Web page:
Negotiations between the Screen Actors Guild/AFTRA and the Alliance of Motion Picture & Television Producers weren’t resolved until the eleventh hour again this year (see story, page 16), and only after a 25-hour session ending at 9 a.m. March 24. But as gaffers, actors and studio heads all sighed in relief – a failure to reach an agreement would have resulted in production halts by the studios – the Writers Guild privately cited its newfangled negotiating committee as a potential model for smoothing these irksome battles.
In a 1992 special vote, the WGA formed the Contract Adjustment Committee (CAC) in conjunction with the AMPTP, which provided a forum for producers and writers to informally discuss their grievances with each other throughout the three-year contract term.
“This allowed us the time to resolve some very complicated issues,” explained CAC chairman John Furia, who believed that the parties might not have resolved the matter of residual payments on interactive media had they used the traditional negotiating process.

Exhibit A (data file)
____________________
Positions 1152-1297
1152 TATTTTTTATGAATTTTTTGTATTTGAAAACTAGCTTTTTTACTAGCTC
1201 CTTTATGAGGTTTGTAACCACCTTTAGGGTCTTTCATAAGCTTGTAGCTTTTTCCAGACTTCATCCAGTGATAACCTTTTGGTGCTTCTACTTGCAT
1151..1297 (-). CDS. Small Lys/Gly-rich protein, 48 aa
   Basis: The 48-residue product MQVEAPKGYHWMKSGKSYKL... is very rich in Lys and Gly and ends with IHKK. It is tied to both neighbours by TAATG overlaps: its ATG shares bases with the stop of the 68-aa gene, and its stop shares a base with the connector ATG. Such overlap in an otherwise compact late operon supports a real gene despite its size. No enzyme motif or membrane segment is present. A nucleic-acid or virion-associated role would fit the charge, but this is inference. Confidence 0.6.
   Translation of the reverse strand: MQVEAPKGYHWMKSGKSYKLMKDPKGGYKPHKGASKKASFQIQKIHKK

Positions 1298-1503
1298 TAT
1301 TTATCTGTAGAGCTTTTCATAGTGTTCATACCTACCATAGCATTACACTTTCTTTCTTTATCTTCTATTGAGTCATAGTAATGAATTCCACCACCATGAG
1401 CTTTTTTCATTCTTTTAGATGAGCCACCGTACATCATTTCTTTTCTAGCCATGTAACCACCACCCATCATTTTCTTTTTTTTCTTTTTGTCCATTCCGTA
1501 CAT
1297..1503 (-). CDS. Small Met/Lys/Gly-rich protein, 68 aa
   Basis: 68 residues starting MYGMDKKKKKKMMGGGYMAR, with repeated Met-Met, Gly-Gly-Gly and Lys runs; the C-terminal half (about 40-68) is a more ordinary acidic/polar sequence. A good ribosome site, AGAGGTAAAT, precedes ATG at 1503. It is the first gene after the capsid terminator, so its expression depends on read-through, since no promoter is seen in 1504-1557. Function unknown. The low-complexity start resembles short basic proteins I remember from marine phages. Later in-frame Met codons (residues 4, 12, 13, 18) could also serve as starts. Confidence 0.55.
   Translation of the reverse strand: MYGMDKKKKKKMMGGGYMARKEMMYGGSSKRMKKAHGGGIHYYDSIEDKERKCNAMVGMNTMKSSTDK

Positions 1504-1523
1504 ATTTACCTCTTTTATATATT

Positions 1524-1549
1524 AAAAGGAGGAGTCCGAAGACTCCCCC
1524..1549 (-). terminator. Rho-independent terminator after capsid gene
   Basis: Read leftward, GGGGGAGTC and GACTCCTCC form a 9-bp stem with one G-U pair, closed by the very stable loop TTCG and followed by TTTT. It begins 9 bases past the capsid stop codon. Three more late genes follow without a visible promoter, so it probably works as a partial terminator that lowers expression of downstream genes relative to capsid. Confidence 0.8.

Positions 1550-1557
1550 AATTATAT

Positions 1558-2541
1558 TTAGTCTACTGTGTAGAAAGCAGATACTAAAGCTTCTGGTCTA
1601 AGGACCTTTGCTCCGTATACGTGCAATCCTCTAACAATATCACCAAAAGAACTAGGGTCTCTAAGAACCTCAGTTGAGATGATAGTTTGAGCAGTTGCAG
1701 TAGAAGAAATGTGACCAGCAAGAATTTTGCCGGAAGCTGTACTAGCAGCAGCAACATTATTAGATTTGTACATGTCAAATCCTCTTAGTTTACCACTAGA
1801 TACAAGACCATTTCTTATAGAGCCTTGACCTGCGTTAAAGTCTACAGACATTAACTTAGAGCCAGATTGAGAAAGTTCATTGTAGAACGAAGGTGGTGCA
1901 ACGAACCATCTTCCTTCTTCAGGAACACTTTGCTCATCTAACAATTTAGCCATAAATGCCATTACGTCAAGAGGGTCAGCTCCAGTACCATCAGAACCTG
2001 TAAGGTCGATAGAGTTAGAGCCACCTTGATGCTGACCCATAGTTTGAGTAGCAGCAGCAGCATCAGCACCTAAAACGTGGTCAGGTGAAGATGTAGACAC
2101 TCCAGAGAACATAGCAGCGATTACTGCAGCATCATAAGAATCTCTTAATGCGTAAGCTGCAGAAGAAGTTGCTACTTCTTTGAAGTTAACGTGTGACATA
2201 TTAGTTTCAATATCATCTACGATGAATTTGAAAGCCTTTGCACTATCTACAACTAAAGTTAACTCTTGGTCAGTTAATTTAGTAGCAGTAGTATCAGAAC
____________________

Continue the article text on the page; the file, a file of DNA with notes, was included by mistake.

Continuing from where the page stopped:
Normally the guild and the AMPTP submit their contract requests to each other about two months before the deadline, and then attempt to hammer out an agreement in that time.
A few CAC proponents said the committee also allowed the guild to get results on non-economic issues, like possessory credits, which usually fall by the wayside when the negotiations get rushed.
The WGA is expected to easily approve its new contract in a vote on Tuesday.
But while WGA negotiators say these lengthened talks enabled them to solve more problems during their recent negotiations, they still pressed against their self-imposed deadline, just as the convention-bound SAG did last week.
Indeed, some disgruntled WGA members claim that CAC is impotent because it doesn’t present the threat of a strike, which makes it easier for the AMPTP to shove their issues under the rug.
One former board member said the problems with the CAC merely reflect, and perhaps repeat, the problems with the guild. “It’s great in concept. But this guild is currently in an elitist state. Its goals are to service the people who are the most successful and the most affluent,” she said. “And the CAC is made up of the exact same people.”
But, political gripes aside, most agree that the new process shows promise for speeding up the process, even if negotiators do use the extra time to tackle secondary issues, and they voted it in again this year. But will SAG follow suit?